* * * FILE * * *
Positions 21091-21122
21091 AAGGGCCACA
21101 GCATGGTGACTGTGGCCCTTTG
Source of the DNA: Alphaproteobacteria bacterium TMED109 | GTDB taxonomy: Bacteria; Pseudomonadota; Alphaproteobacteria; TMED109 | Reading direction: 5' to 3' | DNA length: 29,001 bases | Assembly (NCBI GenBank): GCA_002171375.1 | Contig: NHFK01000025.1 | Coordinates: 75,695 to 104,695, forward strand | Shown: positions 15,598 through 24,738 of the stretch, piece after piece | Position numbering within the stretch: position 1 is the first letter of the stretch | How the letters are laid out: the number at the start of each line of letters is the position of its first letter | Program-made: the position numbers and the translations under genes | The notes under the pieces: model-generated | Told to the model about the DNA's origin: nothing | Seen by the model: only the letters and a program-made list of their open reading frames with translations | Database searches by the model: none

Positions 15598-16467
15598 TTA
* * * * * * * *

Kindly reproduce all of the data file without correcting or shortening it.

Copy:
Positions 21091-21122
21091 AAGGGCCACA
21101 GCATGGTGACTGTGGCCCTTTG
Source of the DNA: Alphaproteobacteria bacterium TMED109 | GTDB taxonomy: Bacteria; Pseudomonadota; Alphaproteobacteria; TMED109 | Reading direction: 5' to 3' | DNA length: 29,001 bases | Assembly (NCBI GenBank): GCA_002171375.1 | Contig: NHFK01000025.1 | Coordinates: 75,695 to 104,695, forward strand | Shown: positions 15,598 through 24,738 of the stretch, piece after piece | Position numbering within the stretch: position 1 is the first letter of the stretch | How the letters are laid out: the number at the start of each line of letters is the position of its first letter | Program-made: the position numbers and the translations under genes | The notes under the pieces: model-generated | Told to the model about the DNA's origin: nothing | Seen by the model: only the letters and a program-made list of their open reading frames with translations | Database searches by the model: none

Positions 15598-16467
15598 TTA